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Old 12-19-2011, 11:34 PM
Location: Tampa, FL
181 posts, read 286,813 times
Reputation: 103


So my husband and I would prefer life in a smaller city (than Tampa). BUT he's a museum guy. So, generally speaking what are the chances someone could start a non-profit, probably science center in a small town and it succeed?

The vast majority of museums are in metro areas because people only visit once a year or so and you count on tourism too to stay afloat.

For those of you who live in say <50,000 population towns, do you have museums? Sounds like a stupid, ignorant question, but we saw one crop up in Cookeville, TN and die in about a year's time and it wasn't a good sign for us!!

And can you give a couple details like population size or whatever you think it is that contributed to the sucess of failure of the local museum?

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Old 12-20-2011, 12:05 AM
5,879 posts, read 5,360,500 times
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Actually, there are thousands of museums in small cities and towns in America, and have been since the mid 19th century. There are more museums in small towns than in large cities.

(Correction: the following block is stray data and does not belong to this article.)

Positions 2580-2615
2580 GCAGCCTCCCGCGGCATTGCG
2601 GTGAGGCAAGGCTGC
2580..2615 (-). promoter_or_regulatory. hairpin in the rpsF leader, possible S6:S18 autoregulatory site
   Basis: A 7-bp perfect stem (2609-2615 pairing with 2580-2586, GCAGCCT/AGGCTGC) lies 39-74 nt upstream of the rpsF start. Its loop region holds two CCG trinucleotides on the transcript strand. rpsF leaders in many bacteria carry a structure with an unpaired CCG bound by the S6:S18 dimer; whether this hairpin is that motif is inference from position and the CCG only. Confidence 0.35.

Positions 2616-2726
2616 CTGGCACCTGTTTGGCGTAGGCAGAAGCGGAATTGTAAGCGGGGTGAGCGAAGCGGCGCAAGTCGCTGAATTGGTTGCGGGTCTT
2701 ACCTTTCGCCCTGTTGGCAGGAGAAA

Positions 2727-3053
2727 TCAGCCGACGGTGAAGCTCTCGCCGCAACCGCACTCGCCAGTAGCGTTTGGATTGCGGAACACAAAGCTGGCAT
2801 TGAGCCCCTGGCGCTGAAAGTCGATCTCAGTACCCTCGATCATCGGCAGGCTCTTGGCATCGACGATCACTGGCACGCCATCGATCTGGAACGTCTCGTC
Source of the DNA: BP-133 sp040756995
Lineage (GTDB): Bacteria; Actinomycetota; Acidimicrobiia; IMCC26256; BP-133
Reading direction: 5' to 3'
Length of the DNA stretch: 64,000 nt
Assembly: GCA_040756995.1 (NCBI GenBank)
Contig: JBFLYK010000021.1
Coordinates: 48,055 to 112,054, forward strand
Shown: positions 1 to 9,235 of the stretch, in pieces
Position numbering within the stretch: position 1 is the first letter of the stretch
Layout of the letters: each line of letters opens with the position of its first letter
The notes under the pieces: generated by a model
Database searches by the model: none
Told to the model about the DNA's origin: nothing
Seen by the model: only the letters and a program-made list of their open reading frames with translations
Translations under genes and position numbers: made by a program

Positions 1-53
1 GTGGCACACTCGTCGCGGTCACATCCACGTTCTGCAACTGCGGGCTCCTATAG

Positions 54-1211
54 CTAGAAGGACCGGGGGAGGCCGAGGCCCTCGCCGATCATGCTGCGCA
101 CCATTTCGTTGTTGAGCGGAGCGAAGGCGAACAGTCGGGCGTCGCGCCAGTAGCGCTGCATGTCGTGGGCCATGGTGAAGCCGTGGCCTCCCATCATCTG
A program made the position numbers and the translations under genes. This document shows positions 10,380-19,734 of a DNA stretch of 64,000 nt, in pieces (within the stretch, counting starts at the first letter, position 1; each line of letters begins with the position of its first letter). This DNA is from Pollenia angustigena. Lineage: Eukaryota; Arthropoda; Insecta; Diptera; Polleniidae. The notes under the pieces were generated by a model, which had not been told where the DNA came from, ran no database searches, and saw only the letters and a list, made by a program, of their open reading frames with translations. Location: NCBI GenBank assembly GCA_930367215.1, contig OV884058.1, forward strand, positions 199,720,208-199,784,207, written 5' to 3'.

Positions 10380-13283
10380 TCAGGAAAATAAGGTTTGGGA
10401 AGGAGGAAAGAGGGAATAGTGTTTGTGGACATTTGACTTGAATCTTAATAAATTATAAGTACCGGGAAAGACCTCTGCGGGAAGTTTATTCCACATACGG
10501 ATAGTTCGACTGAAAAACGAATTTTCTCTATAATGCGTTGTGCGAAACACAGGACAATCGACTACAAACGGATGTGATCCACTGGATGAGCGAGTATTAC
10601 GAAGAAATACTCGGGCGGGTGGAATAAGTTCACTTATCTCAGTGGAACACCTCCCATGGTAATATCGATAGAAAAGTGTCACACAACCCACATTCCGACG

Fine art, science, and natural history museums are more likely to be found in small towns which have universities, although there are many exceptions.

History museums have been community focal points for thousands of small towns since the 1890s.

Children's museums (which often have a strong science component) have been exploding onto the scene in small towns for the past 25 years or so.

If you move to a new community thinking you are going to "start" a museum all by yourselves, I strongly question whether or not you really understand what museums are and do. On the other hand, most museums would welcome your volunteerism.

For more information about museums in America, see: AAM: Welcome to the American Association of Museums, American Association for State and Local History, AAMG: Association of Academic Museums & Galleries, and the regional and state museum associations for the region and state in which you are interested in living.

I'll be happy to share detailed information about specific museums which are located in small towns, if you're interested! Just DM me!
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Old 12-20-2011, 12:08 AM
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The town I used to live in has a hands on science center (for lack of a better term.) It had all sorts of things for people of all ages to get into. From physics, to biology, to electricity etc. It featured items of local interest. It is housed in an old powerplant building that wasn't being used.

If you want something to make it, cater to the schools. Hands on along with conventional museum fare would be a good route to run.
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Old 12-20-2011, 12:20 AM
5,879 posts, read 5,360,500 times